If you struggle to repay your debts, you may consider debt relief in the form of bankruptcy. Bankruptcy has the potential to drastically improve your finances and overall quality of life, but before you file, you need to determine whether you want to file for Chapter 7 or Chapter 13.
Chapter 7 bankruptcy is a complete liquidation bankruptcy. You basically forfeit all your assets in exchange for freedom from having to repay your liabilities. The bankruptcy trustee sells your assets and uses the proceeds to repay your creditors. In a Chapter 13, however, you must still repay your debt. However, the bankruptcy trustee restructures it so it is easier for you to manage. Credit Karma explains the ins and outs of Chapter 13 bankruptcy.
Chapter 13 is a “wage earner’s” plan
Many people refer to Chapter 13 bankruptcy as a wage earner’s plan because it is best for people who have the ability to repay at least some of their debt. If you have a regular income, you can restructure your debt into a three- to five-year repayment plan. To come up with a repayment amount, you and the trustee would go over your income and expenses to determine how much you can realistically afford to repay each month.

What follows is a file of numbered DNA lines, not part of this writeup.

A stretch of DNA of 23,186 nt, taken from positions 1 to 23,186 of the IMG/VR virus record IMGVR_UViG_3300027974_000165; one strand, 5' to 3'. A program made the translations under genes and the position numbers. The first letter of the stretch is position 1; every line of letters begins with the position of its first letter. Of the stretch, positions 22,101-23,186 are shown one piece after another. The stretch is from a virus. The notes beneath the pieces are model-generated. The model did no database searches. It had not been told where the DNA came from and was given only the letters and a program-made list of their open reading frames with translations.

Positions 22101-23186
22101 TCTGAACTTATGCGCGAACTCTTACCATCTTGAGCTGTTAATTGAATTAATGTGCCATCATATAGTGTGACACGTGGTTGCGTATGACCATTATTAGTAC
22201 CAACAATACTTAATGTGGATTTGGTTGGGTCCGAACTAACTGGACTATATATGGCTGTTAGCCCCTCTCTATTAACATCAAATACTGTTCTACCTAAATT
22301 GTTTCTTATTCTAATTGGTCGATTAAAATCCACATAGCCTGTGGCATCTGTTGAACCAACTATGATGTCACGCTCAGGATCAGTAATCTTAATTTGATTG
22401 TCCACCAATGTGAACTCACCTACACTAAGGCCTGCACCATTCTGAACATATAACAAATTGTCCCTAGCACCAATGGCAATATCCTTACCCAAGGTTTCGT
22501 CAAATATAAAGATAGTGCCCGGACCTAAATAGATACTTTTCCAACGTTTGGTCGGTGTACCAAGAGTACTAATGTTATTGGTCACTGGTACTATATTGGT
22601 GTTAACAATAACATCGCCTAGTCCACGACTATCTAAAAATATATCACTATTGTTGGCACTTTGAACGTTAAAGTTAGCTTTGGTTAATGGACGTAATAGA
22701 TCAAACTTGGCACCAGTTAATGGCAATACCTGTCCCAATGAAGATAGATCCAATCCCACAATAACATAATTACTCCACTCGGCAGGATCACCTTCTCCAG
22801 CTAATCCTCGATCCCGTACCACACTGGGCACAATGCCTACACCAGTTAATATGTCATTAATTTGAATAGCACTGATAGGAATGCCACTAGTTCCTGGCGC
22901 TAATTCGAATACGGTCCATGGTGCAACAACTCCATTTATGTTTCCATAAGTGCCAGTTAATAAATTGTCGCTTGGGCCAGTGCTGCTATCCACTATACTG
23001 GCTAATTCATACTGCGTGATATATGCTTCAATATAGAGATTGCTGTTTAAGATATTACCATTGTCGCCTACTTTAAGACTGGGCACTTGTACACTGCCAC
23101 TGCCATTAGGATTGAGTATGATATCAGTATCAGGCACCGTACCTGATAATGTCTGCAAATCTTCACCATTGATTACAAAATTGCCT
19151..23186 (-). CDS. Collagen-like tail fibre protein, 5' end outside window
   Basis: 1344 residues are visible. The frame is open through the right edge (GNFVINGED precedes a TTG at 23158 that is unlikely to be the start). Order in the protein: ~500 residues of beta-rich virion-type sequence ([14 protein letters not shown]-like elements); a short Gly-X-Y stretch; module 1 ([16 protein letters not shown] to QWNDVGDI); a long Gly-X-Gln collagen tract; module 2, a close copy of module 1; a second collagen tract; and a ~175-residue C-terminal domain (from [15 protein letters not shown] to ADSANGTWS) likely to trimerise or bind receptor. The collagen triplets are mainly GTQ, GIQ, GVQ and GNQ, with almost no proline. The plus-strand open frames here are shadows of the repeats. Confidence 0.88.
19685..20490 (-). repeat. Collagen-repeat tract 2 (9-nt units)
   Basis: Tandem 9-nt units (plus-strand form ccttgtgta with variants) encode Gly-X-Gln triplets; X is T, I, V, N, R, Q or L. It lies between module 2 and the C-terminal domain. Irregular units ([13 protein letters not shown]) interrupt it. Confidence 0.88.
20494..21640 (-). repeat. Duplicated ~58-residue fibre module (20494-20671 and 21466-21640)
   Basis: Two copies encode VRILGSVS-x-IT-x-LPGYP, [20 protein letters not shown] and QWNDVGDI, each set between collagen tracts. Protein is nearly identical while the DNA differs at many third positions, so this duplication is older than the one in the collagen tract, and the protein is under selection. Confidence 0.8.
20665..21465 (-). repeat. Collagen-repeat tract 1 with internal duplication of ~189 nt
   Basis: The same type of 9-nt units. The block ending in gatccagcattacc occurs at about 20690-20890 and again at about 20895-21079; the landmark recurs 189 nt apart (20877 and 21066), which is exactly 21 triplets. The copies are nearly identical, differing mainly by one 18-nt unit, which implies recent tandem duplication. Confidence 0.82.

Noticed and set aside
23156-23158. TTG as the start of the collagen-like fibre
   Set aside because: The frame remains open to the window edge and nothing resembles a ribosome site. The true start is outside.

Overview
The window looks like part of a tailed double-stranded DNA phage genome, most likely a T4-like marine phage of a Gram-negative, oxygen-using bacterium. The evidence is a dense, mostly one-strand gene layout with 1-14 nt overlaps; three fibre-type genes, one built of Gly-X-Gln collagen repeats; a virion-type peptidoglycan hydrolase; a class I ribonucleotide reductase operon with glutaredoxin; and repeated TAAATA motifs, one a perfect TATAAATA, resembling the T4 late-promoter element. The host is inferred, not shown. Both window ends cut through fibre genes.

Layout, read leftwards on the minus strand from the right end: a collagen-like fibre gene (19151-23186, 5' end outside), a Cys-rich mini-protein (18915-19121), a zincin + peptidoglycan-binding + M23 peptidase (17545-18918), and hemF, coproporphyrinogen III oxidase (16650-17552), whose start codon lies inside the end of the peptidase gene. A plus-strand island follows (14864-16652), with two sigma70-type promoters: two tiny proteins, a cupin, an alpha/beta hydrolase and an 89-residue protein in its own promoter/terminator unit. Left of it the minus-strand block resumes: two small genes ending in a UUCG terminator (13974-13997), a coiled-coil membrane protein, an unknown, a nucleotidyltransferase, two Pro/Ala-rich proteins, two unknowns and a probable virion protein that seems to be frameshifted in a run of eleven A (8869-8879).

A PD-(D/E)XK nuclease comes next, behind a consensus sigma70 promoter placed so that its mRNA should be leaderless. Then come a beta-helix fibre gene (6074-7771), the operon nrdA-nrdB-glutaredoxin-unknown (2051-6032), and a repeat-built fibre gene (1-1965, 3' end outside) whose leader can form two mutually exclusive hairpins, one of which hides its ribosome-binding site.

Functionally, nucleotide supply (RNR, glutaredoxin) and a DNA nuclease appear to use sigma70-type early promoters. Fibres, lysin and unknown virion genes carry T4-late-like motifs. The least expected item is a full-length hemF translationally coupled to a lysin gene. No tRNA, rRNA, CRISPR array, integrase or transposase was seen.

If the court approves the proposed plan and repayment amount, you would make payments to the trustee for the duration of the bankruptcy. The trustee is responsible for paying your creditors in order of priority, with child support, tax obligations and student loans taking utmost priority, and unsecured debt, such as outstanding credit card debt, taking the least priority.
Benefits of Chapter 13 bankruptcy
Chapter 13 bankruptcy comes with several benefits, the most notable of which is its ability to allow you to keep your assets. If you are behind on mortgage payments, Chapter 13 gives you the chance to catch up and potentially save your home from foreclosure. The same goes for other assets, such as your car, a boat, artwork, jewelry and the like.
Chapter 13 also consolidates payments, as you pay the trustee one lump sum each month, who then pays your creditors. In many cases, the trustee will also negotiate with lenders for lower and more manageable payments.
Chapter 13 is also better for your credit. Though filing for bankruptcy of any kind will hurt your score, Chapter 13 only stays on your report for seven years, as opposed to the 10 associated with Chapter 7.
Finally, at the end of the three- to five-year term, the bankruptcy courts will discharge the remainder of your debt. This is the case even if you did not repay it in full.